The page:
NFL

A Drug Ring May Have Contributed to Jamal Lewis’ Struggles After a Historic 2003 Season

Jamal Lewis should have retired as one of the best running backs in NFL history.

An elite running back for the Baltimore Ravens in the early 2000s, Lewis was on pace to make the Pro Football Hall of Fame. Then came legal issues, including a plea deal that landed Lewis in prison for his role in a drug ring.

Those legal issues may have contributed to Lewis’ slow but drastic fall from an elite running back to someone who retired at age 30. Let’s take a look at what happened.

Jamal Lewis was the Ravens’ star running back

RELATED: What Happened to Former Ravens Star RB Jamal Lewis?

A physical specimen at 5 feet 11 inches and 245 pounds, Jamal Lewis used that size to his advantage in an excellent NFL career.

The fifth overall pick in 2000, Lewis ran for 1,364 yards and six touchdowns as a rookie on a Ravens team that won the Super Bowl.

After he missed the 2001 season with a knee injury, Lewis returned to pick up 1,327 yards and six rushing touchdowns in 2002.

Then came the historic 2003 season, when Lewis earned Pro Bowl and first-team All-Pro honors by running for a league-high 2,066 yards and 14 touchdowns.

That included a then-NFL record 295 rushing yards in one game, which Adrian Peterson broke four years later.

Lewis served priosn time for his role in a drug ring

RELATED: Who Holds the NFL’s Single-Game Record for Most Rushing Yards?

Jamal Lewis found himself in a difficult situation midway through his time with the Baltimore Ravens.

According to ESPN, Lewis served four months at a Florida prison in early-2005 after he pleaded guilty to “using a cell phone to try to set up a drug deal.” 

Lewis, who pleaded guilty midway through the Ravens’ 2004 season, was accused of helping a childhood friend try setting up a deal to buy cocaine in 2000. The two spoke with an undercover FBI informant over the phone and met the agent at an Atlanta restaurant. 

Both conversations were taped, leading to Lewis’ later legal issues. The terms of Lewis’ plea agreement meant the drug conspiracy and attempted cocaine possession charges were dropped. 

If a jury convicted Lewis of the conspiracy charges, he could have faced at least 10 years in prison. 

Lewis struggled to finish the 2004 season strong after he reached the plea agreement. After serving a two-game suspension, Lewis averaged only 3.94 yards per carry in his final seven games and scored just three rushing touchdowns.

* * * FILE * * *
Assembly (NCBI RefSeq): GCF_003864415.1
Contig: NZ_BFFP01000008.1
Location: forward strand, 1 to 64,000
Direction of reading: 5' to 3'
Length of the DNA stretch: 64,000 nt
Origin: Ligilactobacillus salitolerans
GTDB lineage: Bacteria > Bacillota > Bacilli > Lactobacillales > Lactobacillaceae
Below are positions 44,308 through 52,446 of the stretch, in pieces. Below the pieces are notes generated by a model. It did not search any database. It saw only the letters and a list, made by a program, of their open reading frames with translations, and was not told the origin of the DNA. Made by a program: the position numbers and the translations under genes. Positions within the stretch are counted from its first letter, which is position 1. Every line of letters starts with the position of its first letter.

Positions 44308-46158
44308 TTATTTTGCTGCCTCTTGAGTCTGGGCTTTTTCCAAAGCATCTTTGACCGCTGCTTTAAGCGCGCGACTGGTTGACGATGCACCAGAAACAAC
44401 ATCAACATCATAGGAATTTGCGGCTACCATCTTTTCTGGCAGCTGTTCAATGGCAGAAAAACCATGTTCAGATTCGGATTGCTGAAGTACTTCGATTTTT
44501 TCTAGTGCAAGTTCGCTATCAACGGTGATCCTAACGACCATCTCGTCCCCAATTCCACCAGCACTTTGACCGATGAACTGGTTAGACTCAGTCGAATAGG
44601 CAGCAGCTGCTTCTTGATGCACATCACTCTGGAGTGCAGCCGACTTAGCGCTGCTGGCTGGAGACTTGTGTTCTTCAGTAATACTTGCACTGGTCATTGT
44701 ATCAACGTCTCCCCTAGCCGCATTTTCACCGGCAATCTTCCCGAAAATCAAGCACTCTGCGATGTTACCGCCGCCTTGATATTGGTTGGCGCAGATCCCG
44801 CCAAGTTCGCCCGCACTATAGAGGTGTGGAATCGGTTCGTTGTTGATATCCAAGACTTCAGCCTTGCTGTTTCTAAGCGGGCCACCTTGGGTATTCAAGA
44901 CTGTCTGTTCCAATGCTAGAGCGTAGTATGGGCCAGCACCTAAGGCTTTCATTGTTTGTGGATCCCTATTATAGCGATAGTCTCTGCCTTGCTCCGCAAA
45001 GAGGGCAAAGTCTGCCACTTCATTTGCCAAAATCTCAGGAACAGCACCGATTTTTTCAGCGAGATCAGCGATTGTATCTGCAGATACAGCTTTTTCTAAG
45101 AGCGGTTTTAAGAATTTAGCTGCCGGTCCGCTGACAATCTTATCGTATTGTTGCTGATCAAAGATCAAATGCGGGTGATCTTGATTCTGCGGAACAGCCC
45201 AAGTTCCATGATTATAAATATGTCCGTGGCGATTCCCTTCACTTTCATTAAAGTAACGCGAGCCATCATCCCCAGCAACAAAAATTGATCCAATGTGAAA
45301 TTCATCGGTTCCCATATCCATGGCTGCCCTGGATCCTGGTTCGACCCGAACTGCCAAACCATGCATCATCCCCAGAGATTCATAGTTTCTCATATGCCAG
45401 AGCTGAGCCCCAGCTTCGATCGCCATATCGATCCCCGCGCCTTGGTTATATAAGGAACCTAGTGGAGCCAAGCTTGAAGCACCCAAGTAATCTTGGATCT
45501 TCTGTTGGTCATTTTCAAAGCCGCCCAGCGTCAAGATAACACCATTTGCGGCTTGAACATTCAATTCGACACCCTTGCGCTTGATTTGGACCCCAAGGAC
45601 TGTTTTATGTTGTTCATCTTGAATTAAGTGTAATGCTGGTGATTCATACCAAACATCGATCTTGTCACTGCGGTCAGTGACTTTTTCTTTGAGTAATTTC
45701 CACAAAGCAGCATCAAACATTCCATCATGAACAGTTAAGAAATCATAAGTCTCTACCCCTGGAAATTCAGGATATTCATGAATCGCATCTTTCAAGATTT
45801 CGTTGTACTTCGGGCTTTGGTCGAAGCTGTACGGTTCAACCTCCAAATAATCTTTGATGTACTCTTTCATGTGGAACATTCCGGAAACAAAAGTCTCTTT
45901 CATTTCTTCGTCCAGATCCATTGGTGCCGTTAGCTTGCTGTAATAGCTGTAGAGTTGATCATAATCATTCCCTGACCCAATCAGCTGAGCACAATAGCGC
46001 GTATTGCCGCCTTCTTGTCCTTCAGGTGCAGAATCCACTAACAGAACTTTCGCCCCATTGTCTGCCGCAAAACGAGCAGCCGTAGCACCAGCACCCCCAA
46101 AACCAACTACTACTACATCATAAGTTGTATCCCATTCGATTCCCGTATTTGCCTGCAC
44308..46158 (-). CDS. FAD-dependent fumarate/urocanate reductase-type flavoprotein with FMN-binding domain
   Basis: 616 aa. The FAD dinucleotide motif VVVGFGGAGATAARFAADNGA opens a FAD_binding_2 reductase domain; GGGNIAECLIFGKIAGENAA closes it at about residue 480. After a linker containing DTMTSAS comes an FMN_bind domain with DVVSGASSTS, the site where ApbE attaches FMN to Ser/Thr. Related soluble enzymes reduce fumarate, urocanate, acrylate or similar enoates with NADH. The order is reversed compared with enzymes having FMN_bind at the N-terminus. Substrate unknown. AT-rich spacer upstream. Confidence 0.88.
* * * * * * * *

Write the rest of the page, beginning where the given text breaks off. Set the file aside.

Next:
Jamal Lewis’s career wasn’t the same after he served prison time

RELATED: Former Dallas Cowboy Sam Hurd Ran a Multimillion-Dollar Drug Ring While Playing in the NFL

With his prison time out of the way, Jamal Lewis hoped to restart his career in 2005.

That isn’t quite how things went. Lewis averaged a career-low 3.4 yards per carry in 2005 and finished the year with 906 rushing yards, also a career-low. 

Lewis bounced back in 2006 and totaled 1,132 yards and nine touchdowns, numbers which earned him a one-year deal with the rival Browns.

The former Pro Bowler looked like his old self again in 2007, rushing for 1,304 yards — his most since 2003 — and scoring 11 touchdowns from scrimmage. 

Unfortunately for Lewis, his yards per carry dipped back down to 3.6 in 2008, and he barely reached 1,000 yards on the year. A concussion ended Lewis’ 2009 season early, and he retired when the year ended.

Lewis also reportedly feuded with Browns teammates during the 2009 season. At one point, Lewis even told the Cleveland Plain-Dealer that the Browns’ losing ways took a mental toll on him and inspired him to retire early.

The numbers show that Jamal Lewis wasn’t the same after his legal issues. Much like former Chiefs running back Larry Johnson, though, Lewis’ struggles could have been related to concussions and overuse.

Whatever the case, Lewis had a terrific career and was on pace for the Hall of Fame at one point. Lewis may still eventually make it into Canton, but one has to wonder what would have happened if the star running back hadn’t had those legal problems.

Like Sportscasting on Facebook. Follow us on Twitter @sportscasting19.